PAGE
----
Here’s a beautiful ghostly tale of self-discovery.
Too Bright to See
by Kyle Lukoff
Dial Books, 2021.
Read from library copy. Ebook and audiobook available from Libby.
11-year-old Bug has grown up in an old house in Vermont that’s always been haunted. Cold spots, doors opening and closing on their own, strange faces in the mirrors – that sort of thing. Bug has never been bothered by it, taken all of these as natural when one lives in a house as old as theirs. Bug’s mother has never believed in the ghosts, but Uncle Roderick, who also lives with them, taught Bug all about them and how to recognize them.
Except now, Uncle Roderick has died. And besides the painful, non-mystical ghosts of his winter boots and canned okra, strange new things start happening. Bug starts having vivid and disturbing dreams, and things are thrown around the house or left on the floor in the night for Bug to find.
At the same time, Bug is trying to find out how to get along with Mo, the daughter of her mother’s business partner – former forced companion, now best friend, but who also seems most interested in makeup, fashion, and boys, studying how to fit in and make friends in middle school. Bug tries going along with the makeovers at sleepovers and commenting on the boys in the middle school yearbook, but it all feels forced and wrong.
When Bug is alone, the days are filled with reading and exploring the woods and creek around their house. But even there, something is wrong. Bug’s mind constantly narrates in the third person – “The girl climbed a tree with a book in her teeth” – and the new ghost is there even at the creek. Slowly, Bug becomes convinced that the new ghost is Uncle Roderick, and that he’s trying to pass on a message. But thrown and broken things only make it clear that his feelings are intense, not what the message is.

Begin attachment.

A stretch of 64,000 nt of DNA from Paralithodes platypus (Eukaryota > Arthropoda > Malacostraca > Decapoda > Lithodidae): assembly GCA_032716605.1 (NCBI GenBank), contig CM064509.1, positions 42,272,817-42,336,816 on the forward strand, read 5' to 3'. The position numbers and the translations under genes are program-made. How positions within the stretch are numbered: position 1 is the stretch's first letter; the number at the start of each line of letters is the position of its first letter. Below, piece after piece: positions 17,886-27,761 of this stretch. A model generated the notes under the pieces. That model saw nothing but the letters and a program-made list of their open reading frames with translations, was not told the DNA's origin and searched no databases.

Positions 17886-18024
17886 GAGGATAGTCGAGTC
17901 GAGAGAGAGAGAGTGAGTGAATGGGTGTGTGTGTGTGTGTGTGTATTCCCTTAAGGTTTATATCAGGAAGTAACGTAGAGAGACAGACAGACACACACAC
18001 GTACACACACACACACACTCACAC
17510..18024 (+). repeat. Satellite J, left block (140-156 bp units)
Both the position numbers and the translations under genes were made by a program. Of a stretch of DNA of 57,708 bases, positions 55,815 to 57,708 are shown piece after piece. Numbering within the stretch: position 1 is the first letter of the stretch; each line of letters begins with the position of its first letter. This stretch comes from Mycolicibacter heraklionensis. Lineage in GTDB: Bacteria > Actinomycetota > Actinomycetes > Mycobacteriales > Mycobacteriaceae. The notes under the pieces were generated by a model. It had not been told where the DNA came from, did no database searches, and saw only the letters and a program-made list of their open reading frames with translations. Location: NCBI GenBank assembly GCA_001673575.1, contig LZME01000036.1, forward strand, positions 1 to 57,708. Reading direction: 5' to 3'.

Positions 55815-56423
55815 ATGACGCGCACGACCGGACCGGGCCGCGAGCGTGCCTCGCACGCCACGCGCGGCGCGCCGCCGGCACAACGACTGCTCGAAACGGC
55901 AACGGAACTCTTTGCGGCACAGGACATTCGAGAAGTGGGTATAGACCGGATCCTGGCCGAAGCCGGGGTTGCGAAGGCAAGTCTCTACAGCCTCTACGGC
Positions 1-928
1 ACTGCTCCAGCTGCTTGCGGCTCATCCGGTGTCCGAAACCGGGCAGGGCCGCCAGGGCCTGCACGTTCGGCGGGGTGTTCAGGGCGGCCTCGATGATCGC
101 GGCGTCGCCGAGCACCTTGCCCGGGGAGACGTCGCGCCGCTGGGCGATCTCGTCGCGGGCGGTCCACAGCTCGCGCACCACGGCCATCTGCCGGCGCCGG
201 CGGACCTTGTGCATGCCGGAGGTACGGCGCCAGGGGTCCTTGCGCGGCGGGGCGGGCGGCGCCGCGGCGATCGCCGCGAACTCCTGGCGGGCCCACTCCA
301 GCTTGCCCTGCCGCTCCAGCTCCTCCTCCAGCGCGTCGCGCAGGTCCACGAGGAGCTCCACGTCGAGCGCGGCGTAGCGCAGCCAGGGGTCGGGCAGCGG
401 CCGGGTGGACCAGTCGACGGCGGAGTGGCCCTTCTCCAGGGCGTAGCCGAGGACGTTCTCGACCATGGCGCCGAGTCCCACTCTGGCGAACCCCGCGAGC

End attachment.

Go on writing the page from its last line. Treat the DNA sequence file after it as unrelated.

Uncle Roderick is a real presence, too, as Bug remembers playing in the woods as well as past boyfriends and Uncle Roderick giving lessons in drag queen makeup – the life he gave up to live in the woods with his sister and Bug. The contrast between living Uncle Roderick and ghostly probably-Uncle Roderick is huge. It isn’t a life-threatening ghost situation, but it’s still really creepy. My language writing the review feels stilted because I’m deliberately avoiding using pronouns for Bug, who when the story starts has never questioned being a girl, but who nevertheless refuses to use their birth name and feels horribly uncomfortable and wrong wearing dresses or makeup. The story is a lovely journey of Bug harmonizing the inside and outside selves. The ghostly aspects feel like they could pair well with books like The Swallow, but I haven’t seen any gender exploration like this come to middle grade speculative fiction in the past. It was also recently announced as a finalist for the National Book Award.
This book has been nominated for the Cybils award. This review reflects my opinion, not that of the Cybils committee.
This review was featured on Twinkl’s Wonderful Books of 2021 post. Thanks to Leah for contacting me!